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Social and Community Action

In this section you can see the blurring of the boundary between work and activism, how one crosses over into the other. Having shared some of my groupwork activities, it might seem fitting to go on to talk about community work. My choice of the word action is intended to be more inclusive. The idea of ‘work’ can create hierarchies and boundaries between professionals, community members and service users, which can be reinforced when some people are paid for doing what others do as volunteers. Here I report on action being taken by all of us, and by all of us together.

Activism - a manifesto of sorts

When I was creating my previous website, over eight years ago, I wrote a piece that I now see as paving the way for the Solution-Focused Collective and its associated developments. I am pleased to publish it again here.

"Let me define activist in a wide fashion. I went into social work originally because I wanted to change the world and because I wanted to help people (and because I hoped and thought that I might be good at it).


Like many others before me I came to realise that, by and large, social work is not about changing the world. And, except in indirect ways, solution-focused therapy, coaching and supervision are not about changing the world either. When I am working with a client then I am working to their agenda, and my job is to help them to achieve what they want from working with me, to the best of my ability, as long as this falls within my legitimate remit. Being an activist is about working to change the world. But changing the world can also include changing and developing the way one works to help people. Steve de Shazer and Insoo Kim Berg, by developing the solution-focused approach to therapy, helped to change the world.


And, just as there is a fit between solution focused practice and creativity, so I believe there is also a fit between solution-focused practice and activism. Here is what the pro- Palestinian Israeli journalist, Amira Hass, said, in November 2011: 

“I am a very conservative journalist and prefer to write about what happened, and not what will happen. I think these questions about what will happen are questions for activists and about the agency of people in the course of events.”


Having a future focus is to take a radical position, as is to focus on the ‘agency of people’. I am a solution focused practitioner and I am an activist, and the two roles, while distinct, are related. The energy and focus on change of an activist enlivens my solution-focused work, though this always remains resolutely committed to my client’s agenda. And a solution-focused sensibility informs and aids my activism, where I take my own positions based on my moral beliefs and choices.

And so this website will see evidence of both my solution-focused work and my activism. It cannot not do, as they are, or should be, inextricably linked.”

Campaigning against austerity

During my time as Chair of the British Association of Social Workers (BASW), from 2014 to 2018, we began to campaign in earnest as a professional association, adding to my sense that work and activism can cross over. In particular, I helped develop Social Workers and Service Users Against Austerity, and instigated Boot Out Austerity, when we marched the 100 miles from the BASW Head Office in Birmingham to our AGM venue in Liverpool, in April 2017, to draw attention to the impact of austerity. The Liverpool Today TV Channel reported on the walk after we arrived in the city on the seventh day.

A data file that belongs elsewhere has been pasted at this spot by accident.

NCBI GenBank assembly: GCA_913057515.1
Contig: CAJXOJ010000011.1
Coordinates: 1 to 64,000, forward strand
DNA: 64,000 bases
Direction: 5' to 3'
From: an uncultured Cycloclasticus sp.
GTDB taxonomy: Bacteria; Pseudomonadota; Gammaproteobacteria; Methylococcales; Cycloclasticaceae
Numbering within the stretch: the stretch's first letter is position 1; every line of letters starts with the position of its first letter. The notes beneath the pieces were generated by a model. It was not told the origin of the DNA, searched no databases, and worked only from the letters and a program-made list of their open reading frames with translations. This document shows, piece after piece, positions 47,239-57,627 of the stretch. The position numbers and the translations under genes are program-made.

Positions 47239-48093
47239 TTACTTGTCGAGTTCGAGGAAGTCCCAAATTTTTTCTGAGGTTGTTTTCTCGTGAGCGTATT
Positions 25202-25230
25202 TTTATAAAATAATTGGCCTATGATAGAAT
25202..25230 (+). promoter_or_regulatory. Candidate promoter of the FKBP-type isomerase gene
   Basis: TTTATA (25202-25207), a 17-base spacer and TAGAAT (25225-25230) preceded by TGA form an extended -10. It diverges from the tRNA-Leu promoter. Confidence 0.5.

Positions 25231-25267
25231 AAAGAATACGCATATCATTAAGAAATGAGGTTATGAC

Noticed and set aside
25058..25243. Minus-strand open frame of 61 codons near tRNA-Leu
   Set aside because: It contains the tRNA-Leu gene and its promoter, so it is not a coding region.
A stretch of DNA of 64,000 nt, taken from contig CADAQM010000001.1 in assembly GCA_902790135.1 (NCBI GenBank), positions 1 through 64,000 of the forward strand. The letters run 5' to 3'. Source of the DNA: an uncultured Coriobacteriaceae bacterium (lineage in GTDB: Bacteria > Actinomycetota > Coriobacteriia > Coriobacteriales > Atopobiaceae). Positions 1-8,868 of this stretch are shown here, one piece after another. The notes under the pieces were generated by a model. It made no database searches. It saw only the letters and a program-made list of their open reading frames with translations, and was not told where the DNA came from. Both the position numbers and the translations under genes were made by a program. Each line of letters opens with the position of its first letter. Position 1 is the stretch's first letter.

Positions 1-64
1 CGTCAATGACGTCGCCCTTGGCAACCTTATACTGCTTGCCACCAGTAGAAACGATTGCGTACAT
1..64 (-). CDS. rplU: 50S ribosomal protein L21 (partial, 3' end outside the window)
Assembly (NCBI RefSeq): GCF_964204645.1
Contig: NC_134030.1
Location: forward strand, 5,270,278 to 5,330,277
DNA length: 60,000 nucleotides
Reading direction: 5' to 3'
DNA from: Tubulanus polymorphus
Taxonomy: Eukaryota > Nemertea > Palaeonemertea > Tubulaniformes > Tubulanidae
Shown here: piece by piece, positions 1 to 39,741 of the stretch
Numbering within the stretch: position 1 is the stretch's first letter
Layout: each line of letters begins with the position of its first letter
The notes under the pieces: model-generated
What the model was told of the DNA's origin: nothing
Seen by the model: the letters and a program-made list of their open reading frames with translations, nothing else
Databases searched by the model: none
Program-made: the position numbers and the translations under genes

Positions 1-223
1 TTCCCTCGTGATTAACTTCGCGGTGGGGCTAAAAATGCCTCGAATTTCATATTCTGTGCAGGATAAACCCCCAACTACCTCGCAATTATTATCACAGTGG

Solution-focused campaigning and action?

The following have bolstered my thinking about how a solution-focused approach could be brought to bear on campaigning:


For rather than against - one of the inspirations for Boot Out Austerity was the group Psychologists Against Austerity, who have since transformed into Psychologists for Social Change. Solution-focused practices encourage us to move towards what we are for, rather than away from what we are against.


The radical focus of hope - I have been asking my clients “What are your best hopes from our work together?” for 20 years, as the question and its focus on hope seemed intuitively right. Reading Terry Eagleton’s 2015 book, Hope Without Optimism, has deepened my understanding of hope, and shown me its connections with possibility, action and agency, and thus its importance for social and political change. I am increasingly presenting on this, such as at this event in Dublin in September 2019 - watch out for the writing to follow.


From ‘your’ to ‘our’ hopes - I had an epiphanic moment at the Solution-Focused World Conference in Frankfurt in 2017. Wolfgang Gaiswinkler, a solution-focused practitioner from Vienna, facilitated a discussion on SF & Politics, during which I realised that we could create truly common projects (see Harry Korman’s paper on ‘The common project’, his way of conceptualising a solution-focused piece of work and its beginning), when acting together with our service users, for example in campaigns for social change. And the truly common nature of these projects could be emphasised by changing just one word in the so-called ‘best hopes question’ - your becoming our - so that we are asking “What are our best hopes, from taking action together?” 


In my article, Journeys to Liverpool, in the Spring 2018 edition of Solution News, I mark the end of my time as BASW Chair, and my hopes for bringing solution-focused practice to social change, and vice versa.

Solution News 2018 edition of the newsletter of th UK Association of Solution-Focused Practice, including an article by Guy Shennan
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